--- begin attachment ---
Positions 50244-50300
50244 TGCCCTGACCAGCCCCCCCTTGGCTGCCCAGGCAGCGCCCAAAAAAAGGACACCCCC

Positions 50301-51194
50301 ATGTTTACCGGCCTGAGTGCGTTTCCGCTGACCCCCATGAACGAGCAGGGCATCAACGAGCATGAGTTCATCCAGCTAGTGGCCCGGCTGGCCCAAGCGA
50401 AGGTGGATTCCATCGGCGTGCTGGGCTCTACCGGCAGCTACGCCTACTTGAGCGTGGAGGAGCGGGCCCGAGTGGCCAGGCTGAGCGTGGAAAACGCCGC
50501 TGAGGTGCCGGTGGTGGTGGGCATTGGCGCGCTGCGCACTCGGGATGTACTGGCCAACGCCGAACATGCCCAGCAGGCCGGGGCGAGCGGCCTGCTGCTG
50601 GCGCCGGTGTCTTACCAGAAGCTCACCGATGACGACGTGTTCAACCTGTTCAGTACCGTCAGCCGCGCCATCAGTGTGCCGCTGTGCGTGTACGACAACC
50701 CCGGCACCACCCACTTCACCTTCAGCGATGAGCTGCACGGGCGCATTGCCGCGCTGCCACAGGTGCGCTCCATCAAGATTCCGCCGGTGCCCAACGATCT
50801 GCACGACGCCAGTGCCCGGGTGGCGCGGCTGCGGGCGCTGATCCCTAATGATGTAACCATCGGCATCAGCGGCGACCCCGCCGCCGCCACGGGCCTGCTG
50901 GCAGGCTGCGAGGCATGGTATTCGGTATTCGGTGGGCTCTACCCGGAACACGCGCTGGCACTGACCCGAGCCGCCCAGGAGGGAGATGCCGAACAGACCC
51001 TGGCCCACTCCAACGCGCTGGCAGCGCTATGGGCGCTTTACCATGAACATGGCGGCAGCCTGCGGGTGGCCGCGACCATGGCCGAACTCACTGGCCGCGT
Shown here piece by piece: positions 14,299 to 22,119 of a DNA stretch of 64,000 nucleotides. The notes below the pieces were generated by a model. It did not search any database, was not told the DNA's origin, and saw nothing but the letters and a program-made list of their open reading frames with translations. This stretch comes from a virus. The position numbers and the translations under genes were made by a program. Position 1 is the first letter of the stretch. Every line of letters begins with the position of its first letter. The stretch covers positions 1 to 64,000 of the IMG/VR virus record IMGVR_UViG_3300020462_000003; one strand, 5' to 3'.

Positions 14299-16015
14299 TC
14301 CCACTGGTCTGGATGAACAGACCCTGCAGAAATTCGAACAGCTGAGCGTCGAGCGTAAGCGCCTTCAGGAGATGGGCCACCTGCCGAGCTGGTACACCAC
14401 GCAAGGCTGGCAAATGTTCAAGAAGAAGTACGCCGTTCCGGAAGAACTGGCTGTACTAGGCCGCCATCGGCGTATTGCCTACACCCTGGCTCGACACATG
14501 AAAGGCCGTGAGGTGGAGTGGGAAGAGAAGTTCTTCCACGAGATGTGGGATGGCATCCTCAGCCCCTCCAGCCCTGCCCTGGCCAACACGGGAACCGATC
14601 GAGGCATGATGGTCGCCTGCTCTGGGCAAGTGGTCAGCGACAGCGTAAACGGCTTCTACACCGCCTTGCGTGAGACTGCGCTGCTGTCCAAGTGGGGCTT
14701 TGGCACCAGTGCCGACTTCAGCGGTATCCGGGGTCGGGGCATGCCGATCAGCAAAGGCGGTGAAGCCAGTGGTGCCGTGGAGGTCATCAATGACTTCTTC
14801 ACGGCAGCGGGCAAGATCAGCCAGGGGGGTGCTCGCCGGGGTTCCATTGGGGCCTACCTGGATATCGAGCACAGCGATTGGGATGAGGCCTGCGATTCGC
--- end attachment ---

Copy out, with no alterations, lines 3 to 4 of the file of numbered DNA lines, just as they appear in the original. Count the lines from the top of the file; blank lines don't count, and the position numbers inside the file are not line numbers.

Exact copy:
Positions 50301-51194
50301 ATGTTTACCGGCCTGAGTGCGTTTCCGCTGACCCCCATGAACGAGCAGGGCATCAACGAGCATGAGTTCATCCAGCTAGTGGCCCGGCTGGCCCAAGCGA